Conference Love: Algonkian Writer Conferences

May 8, 2011 at 8:50pm

It is said that if relationships don’t grow, they die. I believe this is true, including in one’s relationship with writing. There’s only so much time one can sit alone behind a desk on a laptop before staleness, fear, and uncertainty take over. Twitter and Facebook can make a writer feel more connected for awhile, but until a physical, public act is taken to acknowledge the writing, it will probably remain just a hobby.


I’ve been reflecting a lot lately on the conferences that have been most beneficial to me as a writer, both for business and craft, and found myself getting a little sentimental about my first writing conference about seven years ago, The Algonkian Novel Workshop.


Nestled on the banks of the Potomac in Northern Virginia, the workshop took place in a cabin in the forest. I was very naive, hugely pregnant, and nervous as hell to leave my husband and young son. It meant something big: I was making a physical commitment to my writing career.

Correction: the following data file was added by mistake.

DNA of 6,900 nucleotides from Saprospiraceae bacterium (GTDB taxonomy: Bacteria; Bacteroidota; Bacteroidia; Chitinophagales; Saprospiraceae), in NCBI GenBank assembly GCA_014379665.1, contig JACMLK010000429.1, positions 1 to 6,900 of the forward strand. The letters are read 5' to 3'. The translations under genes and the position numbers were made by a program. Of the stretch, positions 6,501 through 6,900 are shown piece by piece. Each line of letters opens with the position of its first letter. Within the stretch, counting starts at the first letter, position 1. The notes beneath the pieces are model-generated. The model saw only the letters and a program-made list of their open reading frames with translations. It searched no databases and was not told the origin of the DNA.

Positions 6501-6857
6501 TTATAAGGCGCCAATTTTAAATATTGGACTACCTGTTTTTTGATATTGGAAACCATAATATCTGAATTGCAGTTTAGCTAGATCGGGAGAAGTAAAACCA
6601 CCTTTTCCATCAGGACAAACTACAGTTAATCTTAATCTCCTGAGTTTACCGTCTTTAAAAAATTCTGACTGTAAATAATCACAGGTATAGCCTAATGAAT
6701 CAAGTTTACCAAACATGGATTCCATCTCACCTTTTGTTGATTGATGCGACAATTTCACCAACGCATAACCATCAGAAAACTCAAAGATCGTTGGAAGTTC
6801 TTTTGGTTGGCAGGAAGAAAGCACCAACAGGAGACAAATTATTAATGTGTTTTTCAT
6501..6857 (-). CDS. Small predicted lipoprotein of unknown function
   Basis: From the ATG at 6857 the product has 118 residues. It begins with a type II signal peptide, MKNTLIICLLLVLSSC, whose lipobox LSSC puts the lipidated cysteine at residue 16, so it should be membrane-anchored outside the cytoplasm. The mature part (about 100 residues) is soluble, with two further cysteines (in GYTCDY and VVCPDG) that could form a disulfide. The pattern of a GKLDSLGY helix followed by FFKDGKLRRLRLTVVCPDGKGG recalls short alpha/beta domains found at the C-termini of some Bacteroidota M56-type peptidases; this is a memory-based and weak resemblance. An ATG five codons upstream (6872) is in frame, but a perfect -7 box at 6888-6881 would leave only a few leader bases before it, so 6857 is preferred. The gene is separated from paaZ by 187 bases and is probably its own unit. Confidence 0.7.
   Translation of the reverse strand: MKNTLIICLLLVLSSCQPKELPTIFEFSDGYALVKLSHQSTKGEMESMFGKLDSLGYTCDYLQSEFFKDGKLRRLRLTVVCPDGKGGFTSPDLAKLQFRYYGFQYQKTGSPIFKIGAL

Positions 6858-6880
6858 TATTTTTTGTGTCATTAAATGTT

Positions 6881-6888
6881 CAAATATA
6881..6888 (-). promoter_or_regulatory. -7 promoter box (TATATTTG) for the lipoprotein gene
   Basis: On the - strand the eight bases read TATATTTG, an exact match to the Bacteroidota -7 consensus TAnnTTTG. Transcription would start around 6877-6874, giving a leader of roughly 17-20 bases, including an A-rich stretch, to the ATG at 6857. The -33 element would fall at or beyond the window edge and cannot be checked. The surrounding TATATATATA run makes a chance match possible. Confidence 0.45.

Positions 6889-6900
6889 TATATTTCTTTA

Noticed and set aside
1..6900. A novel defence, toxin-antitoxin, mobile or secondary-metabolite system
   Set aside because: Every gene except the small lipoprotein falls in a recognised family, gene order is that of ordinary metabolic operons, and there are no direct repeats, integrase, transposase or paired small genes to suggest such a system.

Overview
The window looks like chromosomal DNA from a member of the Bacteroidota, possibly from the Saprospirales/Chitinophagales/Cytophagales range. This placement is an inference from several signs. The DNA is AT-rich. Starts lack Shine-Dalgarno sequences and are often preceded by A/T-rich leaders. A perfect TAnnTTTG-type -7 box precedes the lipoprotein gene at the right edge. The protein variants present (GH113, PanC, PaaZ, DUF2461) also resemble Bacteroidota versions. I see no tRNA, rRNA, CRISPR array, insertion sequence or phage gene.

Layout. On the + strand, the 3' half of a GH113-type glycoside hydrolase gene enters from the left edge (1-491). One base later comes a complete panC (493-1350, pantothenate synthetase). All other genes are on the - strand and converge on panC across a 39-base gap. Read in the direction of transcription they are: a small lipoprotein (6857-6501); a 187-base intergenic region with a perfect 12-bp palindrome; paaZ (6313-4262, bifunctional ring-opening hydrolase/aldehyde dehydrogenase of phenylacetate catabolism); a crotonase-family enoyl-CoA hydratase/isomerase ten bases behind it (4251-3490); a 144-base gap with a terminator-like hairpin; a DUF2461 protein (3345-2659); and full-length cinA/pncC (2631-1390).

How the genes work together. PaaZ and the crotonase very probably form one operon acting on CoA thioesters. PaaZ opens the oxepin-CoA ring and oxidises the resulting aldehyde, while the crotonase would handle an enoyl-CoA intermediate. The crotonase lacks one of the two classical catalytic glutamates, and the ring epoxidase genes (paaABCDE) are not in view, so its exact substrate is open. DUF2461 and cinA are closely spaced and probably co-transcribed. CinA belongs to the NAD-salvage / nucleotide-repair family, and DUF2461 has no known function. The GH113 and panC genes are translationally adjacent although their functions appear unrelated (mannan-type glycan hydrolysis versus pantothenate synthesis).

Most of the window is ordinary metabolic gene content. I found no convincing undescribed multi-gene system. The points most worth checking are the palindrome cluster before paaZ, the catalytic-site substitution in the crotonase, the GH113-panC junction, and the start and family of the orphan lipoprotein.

After one morning, surrounded by other writers at many different stages on their personal journeys, I knew I was home. I’d found a group of people like me who felt the way I did about words and storytelling, and the support and encouragement were exactly the foundation I needed to start a writing career.


At the conference we read sections of classics and contemporary works demonstrating craft concepts, we wrote vigorously, brainstormed and critiqued sections of our works in progress, meditated, had readings, and got one on one editorial attention. Many of the connections I made at the conference remain with me to this day.


Whether you’ve just completed a first draft of a novel or a tenth draft, the Algonkian Novel Workshop could be just the step you need to take your writing public. Attending a writing conference will not only improve your technique and force you to retreat into your work, but it marks a true growth point in your relationship with your writing.


Have you ever been to an Algonkian Conference? Do you recommend any other conferences for improving craft?